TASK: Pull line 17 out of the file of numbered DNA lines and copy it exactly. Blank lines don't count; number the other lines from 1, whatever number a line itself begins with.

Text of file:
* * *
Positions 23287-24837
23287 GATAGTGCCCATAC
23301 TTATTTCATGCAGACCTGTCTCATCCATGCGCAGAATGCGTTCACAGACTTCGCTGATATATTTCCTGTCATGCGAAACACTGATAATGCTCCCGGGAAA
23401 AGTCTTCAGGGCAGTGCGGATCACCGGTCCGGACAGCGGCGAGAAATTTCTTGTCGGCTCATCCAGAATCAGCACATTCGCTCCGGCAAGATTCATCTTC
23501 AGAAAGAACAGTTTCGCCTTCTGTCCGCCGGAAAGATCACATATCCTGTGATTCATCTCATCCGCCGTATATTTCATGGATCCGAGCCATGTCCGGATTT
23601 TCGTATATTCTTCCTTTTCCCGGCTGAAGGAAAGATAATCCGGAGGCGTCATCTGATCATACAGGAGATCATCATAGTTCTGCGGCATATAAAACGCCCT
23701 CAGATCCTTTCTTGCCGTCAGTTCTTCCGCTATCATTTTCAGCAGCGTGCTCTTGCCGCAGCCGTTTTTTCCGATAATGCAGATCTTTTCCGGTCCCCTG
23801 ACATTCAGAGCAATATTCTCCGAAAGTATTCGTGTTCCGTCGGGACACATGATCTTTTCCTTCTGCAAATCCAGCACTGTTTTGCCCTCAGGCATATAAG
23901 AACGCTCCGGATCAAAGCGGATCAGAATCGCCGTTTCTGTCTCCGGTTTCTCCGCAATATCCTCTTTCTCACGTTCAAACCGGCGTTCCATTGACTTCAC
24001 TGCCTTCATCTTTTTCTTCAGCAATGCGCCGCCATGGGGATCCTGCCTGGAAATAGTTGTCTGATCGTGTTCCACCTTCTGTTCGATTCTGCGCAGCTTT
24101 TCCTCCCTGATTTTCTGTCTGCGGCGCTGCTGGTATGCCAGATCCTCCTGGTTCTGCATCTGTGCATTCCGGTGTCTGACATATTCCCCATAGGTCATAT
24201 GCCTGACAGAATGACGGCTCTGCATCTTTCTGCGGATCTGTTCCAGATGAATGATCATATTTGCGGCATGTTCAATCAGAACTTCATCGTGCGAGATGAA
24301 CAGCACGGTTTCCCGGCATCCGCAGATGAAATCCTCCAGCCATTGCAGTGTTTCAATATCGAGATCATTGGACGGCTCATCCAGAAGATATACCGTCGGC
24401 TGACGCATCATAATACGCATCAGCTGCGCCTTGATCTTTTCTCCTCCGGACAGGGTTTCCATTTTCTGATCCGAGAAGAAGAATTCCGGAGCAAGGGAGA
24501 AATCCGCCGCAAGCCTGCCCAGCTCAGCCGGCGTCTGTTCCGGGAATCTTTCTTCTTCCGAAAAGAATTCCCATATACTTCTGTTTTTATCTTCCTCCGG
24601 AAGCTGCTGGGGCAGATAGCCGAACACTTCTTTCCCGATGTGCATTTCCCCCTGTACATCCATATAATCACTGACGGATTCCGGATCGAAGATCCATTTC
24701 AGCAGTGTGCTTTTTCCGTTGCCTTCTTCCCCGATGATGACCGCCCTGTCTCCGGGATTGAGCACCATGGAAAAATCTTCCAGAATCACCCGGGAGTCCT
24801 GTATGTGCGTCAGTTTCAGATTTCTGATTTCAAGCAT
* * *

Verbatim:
24701 AGCAGTGTGCTTTTTCCGTTGCCTTCTTCCCCGATGATGACCGCCCTGTCTCCGGGATTGAGCACCATGGAAAAATCTTCCAGAATCACCCGGGAGTCCT